Localized skin peeling/flaking is also caused by the swelling (edema) present in the area of surgery. In order for cells to effectively receive nutrition from the nearby blood vessels, they can only be a few cell’s width away (roughly 2-4 cells). When swelling is present, it pushes the cells further away from the blood vessels making it difficult for nutrients to reach the cell. Combine that with lots of damaged blood vessels discussed earlier, and you have a recipe for skin that isn’t going to be getting all it needs until the damaged vessels regrow and the swelling has gone down.
It is for these reasons thatyou should not be put into a faja that is too restrictive too early(not before 7-10 days minimum). Dry skin in the surgical area is a normal, visible sign that ideal conditions below the surface do not yet exist.
Dry skin on the whole body is generally an indication of dehydration. Drink plenty of water – it doesn’t increase swelling – and consider a humidifier if you are in a dry climate.
Lumps and Bumps
As annoying (and distressing) as they may be, lumps and bumps are par for the course in post-op recovery. They can be particularly noticeable after lipo of the thighs, upper arms, and chin. The other place that they commonly occur is on the sides around the waist. They can technically occur anywhere, however.
If you are in recovery and you notice a few bumps, don’t stress about it too much. Yes, they should be addressed, but they are normal. To read more about what causes them and what to do about them, check out my other article onLumps and Bumps After Plastic Surgery here.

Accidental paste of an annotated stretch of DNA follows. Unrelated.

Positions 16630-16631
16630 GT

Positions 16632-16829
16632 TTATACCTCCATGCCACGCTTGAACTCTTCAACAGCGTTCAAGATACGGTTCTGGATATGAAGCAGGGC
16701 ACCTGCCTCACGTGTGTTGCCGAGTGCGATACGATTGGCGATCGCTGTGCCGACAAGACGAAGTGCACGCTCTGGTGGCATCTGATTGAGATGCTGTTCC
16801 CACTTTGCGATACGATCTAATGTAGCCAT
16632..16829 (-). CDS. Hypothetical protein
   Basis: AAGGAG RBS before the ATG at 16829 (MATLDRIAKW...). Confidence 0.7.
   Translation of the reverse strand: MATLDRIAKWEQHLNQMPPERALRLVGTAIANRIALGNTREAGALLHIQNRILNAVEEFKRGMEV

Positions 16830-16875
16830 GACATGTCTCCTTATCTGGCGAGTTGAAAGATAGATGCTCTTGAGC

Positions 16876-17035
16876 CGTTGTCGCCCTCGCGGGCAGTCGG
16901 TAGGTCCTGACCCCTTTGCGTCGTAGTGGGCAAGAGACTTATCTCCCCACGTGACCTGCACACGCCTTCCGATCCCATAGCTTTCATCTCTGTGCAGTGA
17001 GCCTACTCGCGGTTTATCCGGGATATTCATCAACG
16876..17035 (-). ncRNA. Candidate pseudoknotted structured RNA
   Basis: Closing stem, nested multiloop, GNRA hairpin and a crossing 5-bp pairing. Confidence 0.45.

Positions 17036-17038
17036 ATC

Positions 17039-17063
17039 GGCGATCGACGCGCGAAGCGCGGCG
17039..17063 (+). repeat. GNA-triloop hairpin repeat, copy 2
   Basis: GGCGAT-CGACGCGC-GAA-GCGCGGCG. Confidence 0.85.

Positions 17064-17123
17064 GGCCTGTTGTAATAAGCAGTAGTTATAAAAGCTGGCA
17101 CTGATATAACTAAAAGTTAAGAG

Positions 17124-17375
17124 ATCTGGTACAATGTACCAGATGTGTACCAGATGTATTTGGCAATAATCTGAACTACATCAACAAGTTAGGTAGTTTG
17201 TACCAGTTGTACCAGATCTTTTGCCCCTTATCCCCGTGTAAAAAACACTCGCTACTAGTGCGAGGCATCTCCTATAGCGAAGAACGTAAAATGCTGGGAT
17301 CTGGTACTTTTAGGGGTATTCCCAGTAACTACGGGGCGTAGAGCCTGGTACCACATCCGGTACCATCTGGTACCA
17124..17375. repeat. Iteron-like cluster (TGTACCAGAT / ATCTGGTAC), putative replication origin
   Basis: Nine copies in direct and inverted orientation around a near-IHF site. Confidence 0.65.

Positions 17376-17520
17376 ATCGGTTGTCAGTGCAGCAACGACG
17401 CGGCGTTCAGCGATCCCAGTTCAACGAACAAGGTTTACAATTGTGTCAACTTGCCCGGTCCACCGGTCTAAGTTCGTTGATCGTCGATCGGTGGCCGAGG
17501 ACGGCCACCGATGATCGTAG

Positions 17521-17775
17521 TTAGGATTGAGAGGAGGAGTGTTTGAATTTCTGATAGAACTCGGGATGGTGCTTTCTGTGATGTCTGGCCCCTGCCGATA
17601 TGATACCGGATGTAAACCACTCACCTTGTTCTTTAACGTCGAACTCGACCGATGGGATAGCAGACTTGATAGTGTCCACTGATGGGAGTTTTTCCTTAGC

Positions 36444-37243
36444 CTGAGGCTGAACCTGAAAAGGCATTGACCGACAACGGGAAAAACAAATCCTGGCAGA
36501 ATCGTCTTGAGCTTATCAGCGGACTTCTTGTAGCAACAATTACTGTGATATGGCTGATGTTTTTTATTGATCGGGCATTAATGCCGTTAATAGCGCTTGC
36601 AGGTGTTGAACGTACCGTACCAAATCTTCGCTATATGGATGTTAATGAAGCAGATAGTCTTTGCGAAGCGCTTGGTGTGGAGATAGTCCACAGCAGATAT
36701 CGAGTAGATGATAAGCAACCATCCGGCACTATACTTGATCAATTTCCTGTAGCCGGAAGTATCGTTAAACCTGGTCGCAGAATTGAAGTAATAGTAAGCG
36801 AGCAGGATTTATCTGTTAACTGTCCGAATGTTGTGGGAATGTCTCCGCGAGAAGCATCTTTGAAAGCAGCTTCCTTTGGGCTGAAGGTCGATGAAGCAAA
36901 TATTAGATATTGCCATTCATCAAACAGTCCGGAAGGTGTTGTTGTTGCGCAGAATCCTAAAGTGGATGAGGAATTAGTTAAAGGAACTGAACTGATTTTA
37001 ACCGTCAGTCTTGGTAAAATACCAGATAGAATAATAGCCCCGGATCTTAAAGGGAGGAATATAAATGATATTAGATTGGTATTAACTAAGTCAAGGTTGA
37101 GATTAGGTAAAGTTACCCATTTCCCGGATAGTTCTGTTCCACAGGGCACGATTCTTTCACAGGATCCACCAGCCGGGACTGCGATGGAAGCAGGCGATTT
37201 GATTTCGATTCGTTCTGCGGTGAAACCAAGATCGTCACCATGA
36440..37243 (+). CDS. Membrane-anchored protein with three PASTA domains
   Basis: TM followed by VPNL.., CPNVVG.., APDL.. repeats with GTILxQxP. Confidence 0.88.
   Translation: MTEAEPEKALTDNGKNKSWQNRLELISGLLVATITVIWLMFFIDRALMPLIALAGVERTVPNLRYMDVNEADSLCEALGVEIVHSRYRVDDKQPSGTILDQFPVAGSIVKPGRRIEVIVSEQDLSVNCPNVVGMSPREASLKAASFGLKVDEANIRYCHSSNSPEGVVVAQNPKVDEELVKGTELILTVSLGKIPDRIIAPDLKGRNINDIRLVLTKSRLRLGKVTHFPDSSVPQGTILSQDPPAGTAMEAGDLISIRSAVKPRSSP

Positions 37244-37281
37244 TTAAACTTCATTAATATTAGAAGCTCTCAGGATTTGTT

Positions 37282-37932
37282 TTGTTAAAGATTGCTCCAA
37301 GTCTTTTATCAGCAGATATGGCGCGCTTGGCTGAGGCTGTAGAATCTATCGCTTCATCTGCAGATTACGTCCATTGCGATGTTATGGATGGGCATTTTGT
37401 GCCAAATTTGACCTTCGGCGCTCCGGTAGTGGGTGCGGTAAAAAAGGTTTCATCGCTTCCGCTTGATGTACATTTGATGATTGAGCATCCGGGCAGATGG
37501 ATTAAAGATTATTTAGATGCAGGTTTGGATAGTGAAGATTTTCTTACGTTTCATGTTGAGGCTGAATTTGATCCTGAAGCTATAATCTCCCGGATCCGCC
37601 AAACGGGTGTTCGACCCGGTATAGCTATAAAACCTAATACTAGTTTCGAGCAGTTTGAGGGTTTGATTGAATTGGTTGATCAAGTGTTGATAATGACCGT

Itching, Burning, Shocking, Stabbing
Another “fun” part of plastic surgery is nerve regrowth. This is especially true with liposuction, but happens to some degree with any plastic surgery.
You are going along, minding your own business when suddenly you feel like someone zapped you with a mild taser in the side. Normal? Yep.
These zaps, zings, and itching are signs that your nerves are regenerating and that you will be getting your feeling back.
Getting Sick When Touching Numb Skin
It is normal as well to get sick to your stomach when you touch an area of your body where you don’t yet have sensation.
There is a disconnect in your brain that it trying to reconcile. Your fingers have normal sensation, but your skin in the surgical area does not. It is a puzzle that the brain doesn’t know how to solve that causes the feelings of icky-ness.
A good tip here is to try putting on a pair of gloves that remove some sensation from your fingers when you touch a numb area. The brain sometimes accepts this a little better.